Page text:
Study Warns a COVID-19 Vaccine Might Not Protect an Obese Public
A new study shows that patients who are obese are significantly less likely to survive a COVID-19 infection, and warn that there’s good reason to believe that a COVID-19 vaccine might not protect an obese public.
Yesterday, we learned that patients having three of the five risk factors of metabolic syndrome are over three times more likely to die from COVID-19.
Today, we learn that there’s even more to concern an obese public with news that a new review of COVID-19 studies points out that when a COVID-19 vaccine does eventually become available, that it might not work on obese patients.
According to a University of North Carolina, Chapel Hill, University Communications article, a team of researchers at UNC-Chapel Hill’s Gillings School of Global Public Health, recently analyzed multiple published studies focused on COVID-19 and found that people with a BMI of over 30:
• were at a greatly increased risk for hospitalization (113%)
• were more likely to be admitted to the intensive care unit (74%)
• had a higher risk of death (48%) from the virus.
Their results were published in Obesity Reviews and supports other reviews of similar studies showing that obesity carries with it a metabolic burden which complicates how well or not the body responds to a coronavirus infection.
The news article states:
Metabolic changes caused by obesity—such as insulin resistance and inflammation—make it difficult for individuals with obesity to fight some infections, a trend that can be seen in other infectious diseases, such as influenza and hepatitis.During times of infection, uncontrolled serum glucose, which is common in individuals with hyperglycemia, can impair immune cell function.
“All of these factors can influence immune cell metabolism, which determines how bodies respond to pathogens, like the SARS-CoV-2 coronavirus,” said co-author Melinda Beck, professor of nutrition at Gillings School of Global Public Health. “Individuals with obesity are also more likely to experience physical ailments that make fighting this disease harder, such as sleep apnea, which increases pulmonary hypertension, or a body mass index that increases difficulties in a hospital setting with intubation.”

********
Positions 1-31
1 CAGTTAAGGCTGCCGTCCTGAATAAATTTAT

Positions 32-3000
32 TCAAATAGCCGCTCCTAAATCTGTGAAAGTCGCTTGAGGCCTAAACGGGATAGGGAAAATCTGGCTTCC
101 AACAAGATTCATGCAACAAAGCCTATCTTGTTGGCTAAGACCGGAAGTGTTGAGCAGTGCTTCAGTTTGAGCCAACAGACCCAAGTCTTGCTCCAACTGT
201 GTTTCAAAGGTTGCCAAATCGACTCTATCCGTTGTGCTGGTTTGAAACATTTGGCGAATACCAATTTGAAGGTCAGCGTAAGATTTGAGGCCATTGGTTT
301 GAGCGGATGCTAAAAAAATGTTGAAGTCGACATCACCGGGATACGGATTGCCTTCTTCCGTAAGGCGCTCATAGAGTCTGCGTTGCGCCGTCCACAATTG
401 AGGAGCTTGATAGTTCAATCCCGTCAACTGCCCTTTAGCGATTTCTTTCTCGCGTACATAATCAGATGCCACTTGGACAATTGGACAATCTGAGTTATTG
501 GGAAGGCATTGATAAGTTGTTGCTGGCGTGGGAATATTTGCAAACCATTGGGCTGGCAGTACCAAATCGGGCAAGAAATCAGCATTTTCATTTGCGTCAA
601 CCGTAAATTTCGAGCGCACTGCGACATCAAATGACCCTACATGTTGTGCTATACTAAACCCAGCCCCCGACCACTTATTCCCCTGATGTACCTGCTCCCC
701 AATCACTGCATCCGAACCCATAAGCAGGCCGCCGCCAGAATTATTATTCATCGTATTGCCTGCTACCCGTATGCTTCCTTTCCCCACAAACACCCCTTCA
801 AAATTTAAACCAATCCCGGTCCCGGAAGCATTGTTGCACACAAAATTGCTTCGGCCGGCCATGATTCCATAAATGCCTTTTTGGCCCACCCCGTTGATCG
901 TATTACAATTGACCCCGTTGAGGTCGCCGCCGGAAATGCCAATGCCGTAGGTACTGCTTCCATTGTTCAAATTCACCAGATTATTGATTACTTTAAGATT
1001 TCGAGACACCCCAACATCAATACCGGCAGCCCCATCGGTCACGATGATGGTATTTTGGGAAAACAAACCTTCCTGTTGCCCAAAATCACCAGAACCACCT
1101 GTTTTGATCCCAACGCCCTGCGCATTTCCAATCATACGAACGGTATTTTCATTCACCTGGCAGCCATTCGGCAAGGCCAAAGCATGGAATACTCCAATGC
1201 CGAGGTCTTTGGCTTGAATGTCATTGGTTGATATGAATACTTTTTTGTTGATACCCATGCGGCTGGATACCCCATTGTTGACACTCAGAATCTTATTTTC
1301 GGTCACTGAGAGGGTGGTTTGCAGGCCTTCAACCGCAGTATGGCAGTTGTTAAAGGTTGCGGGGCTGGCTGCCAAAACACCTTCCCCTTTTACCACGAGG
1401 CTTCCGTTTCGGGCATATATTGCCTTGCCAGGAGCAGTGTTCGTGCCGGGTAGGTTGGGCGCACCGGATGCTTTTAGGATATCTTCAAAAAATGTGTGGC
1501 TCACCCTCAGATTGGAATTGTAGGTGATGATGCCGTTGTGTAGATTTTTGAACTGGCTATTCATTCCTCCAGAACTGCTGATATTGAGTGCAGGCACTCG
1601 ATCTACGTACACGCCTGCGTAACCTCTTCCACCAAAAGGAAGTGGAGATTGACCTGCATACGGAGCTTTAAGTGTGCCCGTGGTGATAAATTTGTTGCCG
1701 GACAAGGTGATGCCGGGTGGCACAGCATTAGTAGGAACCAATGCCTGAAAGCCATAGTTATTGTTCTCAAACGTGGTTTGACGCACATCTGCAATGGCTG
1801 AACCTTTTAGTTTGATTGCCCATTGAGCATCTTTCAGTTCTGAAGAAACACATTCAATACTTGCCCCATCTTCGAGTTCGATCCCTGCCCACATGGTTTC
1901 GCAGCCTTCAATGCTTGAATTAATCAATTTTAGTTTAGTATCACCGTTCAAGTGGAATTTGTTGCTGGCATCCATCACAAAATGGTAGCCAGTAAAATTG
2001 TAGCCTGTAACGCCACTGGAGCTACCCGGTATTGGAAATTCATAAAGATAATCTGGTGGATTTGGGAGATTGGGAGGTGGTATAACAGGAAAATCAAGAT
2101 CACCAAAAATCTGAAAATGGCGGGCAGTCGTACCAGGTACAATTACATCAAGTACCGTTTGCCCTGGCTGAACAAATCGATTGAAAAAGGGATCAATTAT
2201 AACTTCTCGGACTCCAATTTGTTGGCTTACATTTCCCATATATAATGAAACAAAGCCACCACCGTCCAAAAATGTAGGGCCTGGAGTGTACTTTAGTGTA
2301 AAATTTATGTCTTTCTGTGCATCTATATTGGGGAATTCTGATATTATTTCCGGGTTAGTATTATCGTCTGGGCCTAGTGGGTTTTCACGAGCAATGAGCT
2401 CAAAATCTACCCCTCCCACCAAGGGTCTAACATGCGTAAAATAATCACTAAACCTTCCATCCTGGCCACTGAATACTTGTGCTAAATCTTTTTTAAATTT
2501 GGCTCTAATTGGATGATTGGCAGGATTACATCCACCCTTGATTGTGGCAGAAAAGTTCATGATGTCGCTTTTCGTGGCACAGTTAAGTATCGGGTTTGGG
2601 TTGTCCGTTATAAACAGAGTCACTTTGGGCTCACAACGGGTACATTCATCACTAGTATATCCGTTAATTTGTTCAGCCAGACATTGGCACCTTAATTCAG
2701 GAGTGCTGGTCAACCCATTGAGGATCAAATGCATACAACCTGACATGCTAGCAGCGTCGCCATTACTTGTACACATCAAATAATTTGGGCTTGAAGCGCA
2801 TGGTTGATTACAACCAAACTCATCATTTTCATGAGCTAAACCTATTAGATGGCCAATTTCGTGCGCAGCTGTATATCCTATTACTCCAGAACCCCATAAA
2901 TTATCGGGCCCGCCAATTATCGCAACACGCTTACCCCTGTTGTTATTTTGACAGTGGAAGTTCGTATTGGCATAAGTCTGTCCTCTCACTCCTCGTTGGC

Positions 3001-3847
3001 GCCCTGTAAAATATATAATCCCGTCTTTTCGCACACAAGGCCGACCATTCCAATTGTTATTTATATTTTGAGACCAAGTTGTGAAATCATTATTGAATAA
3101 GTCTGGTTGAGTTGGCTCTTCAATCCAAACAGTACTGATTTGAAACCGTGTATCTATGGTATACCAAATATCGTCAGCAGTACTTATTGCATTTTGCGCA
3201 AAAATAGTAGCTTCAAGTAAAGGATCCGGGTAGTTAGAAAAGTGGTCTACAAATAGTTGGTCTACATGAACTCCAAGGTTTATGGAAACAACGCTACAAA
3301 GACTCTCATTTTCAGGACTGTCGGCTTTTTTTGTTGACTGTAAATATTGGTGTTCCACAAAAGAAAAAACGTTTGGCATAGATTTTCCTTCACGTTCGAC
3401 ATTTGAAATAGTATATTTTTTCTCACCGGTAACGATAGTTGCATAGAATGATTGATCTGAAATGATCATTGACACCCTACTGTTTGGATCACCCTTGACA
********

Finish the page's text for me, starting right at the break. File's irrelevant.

Equally disturbing for obese patients is the possibility that a vaccine once available may not work—or at best, have only limited value in protecting and treating obese patients, Beck states for the article.
“However, we are not saying that the vaccine will be ineffective in populations with obesity, but rather that obesity should be considered as a modifying factor to be considered for vaccine testing,” she said. “Even a less protective vaccine will still offer some level of immunity.”
But others point out that these findings should also be recognized by the government as a need to take action where possible to mitigate the effects of COVIS-19 on the obese. The fact that obesity is even harder to control with the pandemic due to an increase in a sedentary lifestyle coupled with increased shopping for long shelf-life highly processed foods that are cheap, and high in sugar, sodium, saturated fat and carbs makes COVID-19 especially hard on the obese.
“Given the significant threat COVID-19 represents to individuals with obesity, healthy food policies can play a supportive—and especially important role in the mitigation of COVID-19 mortality and morbidity,” says researcher Barry Popkin, the first author of the review, who is involved with the Global Food Research Program at UNC-Chapel Hill.
For more about what you can do to tackle obesity in your home and help protect you and your family during the pandemic, here are some select articles on weight loss that can help get you started in the fight against obesity:
Timothy Boyer has a Ph.D. in Molecular and Cellular Biology from the University of Arizona. For 20+ years he has been employed as a freelance health and science writer. Today, with an eye on the latest news, Timothy continues writing about science with a focus on what you need to know for healthier living. For continual updates about health, you can also follow Timothy on Twitter at TimBoyerWrites.
Image Source: Photo by CDC on Unsplash
“Individuals with obesity and COVID‐19: A global perspective on the epidemiology and biological relationships” Popkin, BM, Du, S, Green, WD, et al. Obesity Reviews, 2020; 1– 17.
“Obesity linked with higher risk for COVID-19 complications” University of North Carolina, Chapel Hill University Communications, Wednesday, August 26th, 2020.